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Blood therapy


3 Star

Blood therapy

Our Review Summary

This story on platelet-rich plasma [PRP] therapy for tendon injuries is an unusual, instructive example of health news reporting: It falls considerably short on two essential best practices but is nonetheless reasonably accurate and responsible in the impression it conveys. It’s also engaging and well-written.

The story basically says the following:

  • PRP for sports injuries is promising, and just gaining some acceptance in the U.S.
  • Those who do the treatment believe it to be effective and low-risk
  • It has applications for both professional athletes and regular people with painful soft-tissue injuries
  • It’s not well-studied and hasn’t been widely adopted

Its key flaw is balance: It over-emphasizes the enthusiastic assessments of patients and practitioners, downplaying the lack of research and unknowns about the procedure. The flaw is one of emphasis, not omission. 

The reporter could have avoided this with a few actions:

  • Stating more plainly and prominently the lack of human research showing the procedure to be safe and effective, and its long-term effects unknown. This is a major point, requiring more than implication
  • Including some detail about and from that thin research record [see below] and European medical use/approval
  • Asking for a few details about the people whose outcomes have been less successful, and for practitioners’ thoughts about which patients might make the best candidates for the procedure
  • Finding one dissenter who is unsold on the benefits or wisdom of PRP.  In science, when there is not solid evidence, it would seem that having a doubter seems an appropriate balance.

Readers seeking this additional information should check out this 2008 literature assessment Current Review of Musculoskeletal Medicine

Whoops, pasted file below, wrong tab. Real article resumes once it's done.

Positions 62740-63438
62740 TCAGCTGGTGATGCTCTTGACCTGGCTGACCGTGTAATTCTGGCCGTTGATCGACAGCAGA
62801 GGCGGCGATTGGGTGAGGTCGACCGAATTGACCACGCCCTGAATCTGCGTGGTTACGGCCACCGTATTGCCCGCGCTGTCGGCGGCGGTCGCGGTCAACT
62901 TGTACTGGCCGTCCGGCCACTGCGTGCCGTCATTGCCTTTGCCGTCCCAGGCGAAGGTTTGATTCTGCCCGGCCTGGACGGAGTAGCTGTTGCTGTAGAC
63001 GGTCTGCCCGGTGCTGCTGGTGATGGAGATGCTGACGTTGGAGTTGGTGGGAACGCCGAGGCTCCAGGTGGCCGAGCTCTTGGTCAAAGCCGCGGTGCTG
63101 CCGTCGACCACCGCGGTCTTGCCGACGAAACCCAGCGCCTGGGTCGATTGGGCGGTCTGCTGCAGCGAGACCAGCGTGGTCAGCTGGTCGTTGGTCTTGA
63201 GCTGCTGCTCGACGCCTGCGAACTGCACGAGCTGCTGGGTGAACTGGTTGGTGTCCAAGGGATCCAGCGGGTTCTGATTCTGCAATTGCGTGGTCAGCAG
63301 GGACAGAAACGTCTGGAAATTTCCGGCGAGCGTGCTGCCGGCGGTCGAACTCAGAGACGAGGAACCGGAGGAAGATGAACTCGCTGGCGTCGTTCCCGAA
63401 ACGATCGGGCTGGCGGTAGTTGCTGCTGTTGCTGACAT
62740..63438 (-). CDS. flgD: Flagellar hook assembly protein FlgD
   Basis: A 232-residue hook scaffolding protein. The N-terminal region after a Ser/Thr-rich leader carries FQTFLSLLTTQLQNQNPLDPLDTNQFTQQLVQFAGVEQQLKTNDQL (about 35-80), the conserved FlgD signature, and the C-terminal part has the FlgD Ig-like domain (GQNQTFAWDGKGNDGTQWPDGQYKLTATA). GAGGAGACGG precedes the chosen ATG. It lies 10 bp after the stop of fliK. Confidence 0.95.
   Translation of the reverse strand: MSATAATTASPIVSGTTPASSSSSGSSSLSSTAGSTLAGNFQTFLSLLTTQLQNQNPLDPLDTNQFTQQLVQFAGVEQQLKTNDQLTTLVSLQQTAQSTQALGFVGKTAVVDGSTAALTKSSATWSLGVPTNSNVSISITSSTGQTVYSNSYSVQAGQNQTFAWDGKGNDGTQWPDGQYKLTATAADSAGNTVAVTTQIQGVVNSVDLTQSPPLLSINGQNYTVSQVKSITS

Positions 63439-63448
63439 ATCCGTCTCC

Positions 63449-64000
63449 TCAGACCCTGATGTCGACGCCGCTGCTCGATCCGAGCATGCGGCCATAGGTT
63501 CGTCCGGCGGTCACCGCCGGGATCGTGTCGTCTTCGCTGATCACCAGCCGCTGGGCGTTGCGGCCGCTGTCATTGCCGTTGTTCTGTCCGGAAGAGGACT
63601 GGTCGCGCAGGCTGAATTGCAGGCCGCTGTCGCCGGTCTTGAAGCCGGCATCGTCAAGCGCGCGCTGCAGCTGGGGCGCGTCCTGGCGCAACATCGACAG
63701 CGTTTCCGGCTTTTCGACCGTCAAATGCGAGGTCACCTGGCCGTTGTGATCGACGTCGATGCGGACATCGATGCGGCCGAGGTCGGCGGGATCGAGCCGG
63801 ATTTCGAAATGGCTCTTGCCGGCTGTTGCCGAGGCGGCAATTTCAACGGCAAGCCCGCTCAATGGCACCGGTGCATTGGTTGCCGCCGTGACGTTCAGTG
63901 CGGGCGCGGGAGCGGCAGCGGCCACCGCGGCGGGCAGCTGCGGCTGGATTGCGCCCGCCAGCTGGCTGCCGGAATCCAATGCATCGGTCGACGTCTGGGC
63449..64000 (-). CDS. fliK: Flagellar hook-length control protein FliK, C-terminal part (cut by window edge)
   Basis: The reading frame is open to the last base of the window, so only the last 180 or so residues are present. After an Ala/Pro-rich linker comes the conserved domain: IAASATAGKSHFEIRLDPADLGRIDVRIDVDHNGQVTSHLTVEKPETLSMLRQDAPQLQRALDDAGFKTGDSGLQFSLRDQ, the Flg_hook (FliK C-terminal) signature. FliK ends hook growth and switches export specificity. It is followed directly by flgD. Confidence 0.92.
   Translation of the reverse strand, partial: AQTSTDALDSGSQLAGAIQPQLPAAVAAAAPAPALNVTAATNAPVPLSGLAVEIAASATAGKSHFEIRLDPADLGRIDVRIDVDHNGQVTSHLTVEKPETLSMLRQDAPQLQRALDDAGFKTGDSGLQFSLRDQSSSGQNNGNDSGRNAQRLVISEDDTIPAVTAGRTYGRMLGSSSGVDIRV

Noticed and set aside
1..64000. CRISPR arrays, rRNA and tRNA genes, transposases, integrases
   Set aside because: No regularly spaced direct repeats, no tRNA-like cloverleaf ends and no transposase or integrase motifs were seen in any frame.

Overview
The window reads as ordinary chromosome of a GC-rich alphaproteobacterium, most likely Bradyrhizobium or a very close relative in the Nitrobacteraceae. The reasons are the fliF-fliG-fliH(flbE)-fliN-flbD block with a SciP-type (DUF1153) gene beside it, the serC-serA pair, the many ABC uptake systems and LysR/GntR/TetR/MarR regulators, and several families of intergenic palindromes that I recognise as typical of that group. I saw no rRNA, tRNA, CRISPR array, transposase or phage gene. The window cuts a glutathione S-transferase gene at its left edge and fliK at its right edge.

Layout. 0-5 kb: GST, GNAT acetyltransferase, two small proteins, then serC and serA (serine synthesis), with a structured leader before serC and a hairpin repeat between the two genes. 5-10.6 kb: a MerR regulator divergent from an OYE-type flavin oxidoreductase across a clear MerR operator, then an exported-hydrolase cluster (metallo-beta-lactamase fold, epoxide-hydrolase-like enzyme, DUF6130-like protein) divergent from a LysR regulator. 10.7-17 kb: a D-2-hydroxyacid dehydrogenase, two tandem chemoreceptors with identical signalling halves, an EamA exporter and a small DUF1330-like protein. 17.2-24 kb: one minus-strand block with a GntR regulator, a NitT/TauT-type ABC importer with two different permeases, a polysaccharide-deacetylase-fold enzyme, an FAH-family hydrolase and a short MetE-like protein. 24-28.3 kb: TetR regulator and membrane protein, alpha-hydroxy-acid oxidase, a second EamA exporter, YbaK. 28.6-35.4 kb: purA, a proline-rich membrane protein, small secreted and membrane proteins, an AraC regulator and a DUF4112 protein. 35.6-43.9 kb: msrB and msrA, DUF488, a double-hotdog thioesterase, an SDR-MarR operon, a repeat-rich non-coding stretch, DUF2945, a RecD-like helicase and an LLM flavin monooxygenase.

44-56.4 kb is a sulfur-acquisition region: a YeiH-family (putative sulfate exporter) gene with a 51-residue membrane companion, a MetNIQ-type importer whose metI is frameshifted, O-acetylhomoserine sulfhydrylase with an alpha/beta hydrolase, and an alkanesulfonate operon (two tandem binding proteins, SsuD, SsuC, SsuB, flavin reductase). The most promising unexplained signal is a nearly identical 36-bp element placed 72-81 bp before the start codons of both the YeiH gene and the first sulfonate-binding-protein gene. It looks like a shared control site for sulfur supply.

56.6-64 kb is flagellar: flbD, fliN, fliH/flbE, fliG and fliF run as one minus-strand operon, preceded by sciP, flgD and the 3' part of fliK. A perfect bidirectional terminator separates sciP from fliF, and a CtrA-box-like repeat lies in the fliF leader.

Does the story adequately discuss the costs of the intervention?

Not Satisfactory

The story includes some information on costs, but we question the accuracy of it.

It says injection with a special syringe costs $250, and that the doctor’s consultation and injection are likely to be covered by insurance. It says some insurers won’t cover the $250 cost.

But the reporter may be underestimating the total costs. Other sources quote the cost of PRP at $400 to $600, with some as high as $2,000.

It appears the $250 out-of-pocket estimate is best-case. The reporter should have said this and included a price range, especially if it turns out none of the costs are covered by insurance.

Does the story adequately quantify the benefits of the treatment/test/product/procedure?

Not Satisfactory

The story includes no data on benefits. 

Does the story adequately explain/quantify the harms of the intervention?

Not Satisfactory

The story allows practitioners to emphasize the procedure’s safety–by, among other things, stating that it involves injecting the patient’s own platelets into the site of the injury, thus avoiding rejection as a risk.

But it should have plainly stated that the safety of the procedure has not been established in clinical trials, and that it carries at least minor risks of infection, misapplication and the procedure not working. 

It should also have said that the long-term effects of the treatment are not known. 

Does the story seem to grasp the quality of the evidence?

Not Satisfactory

The report is based only on anecdotes and practitioners’ broad-brush assessments of their clinical experiences.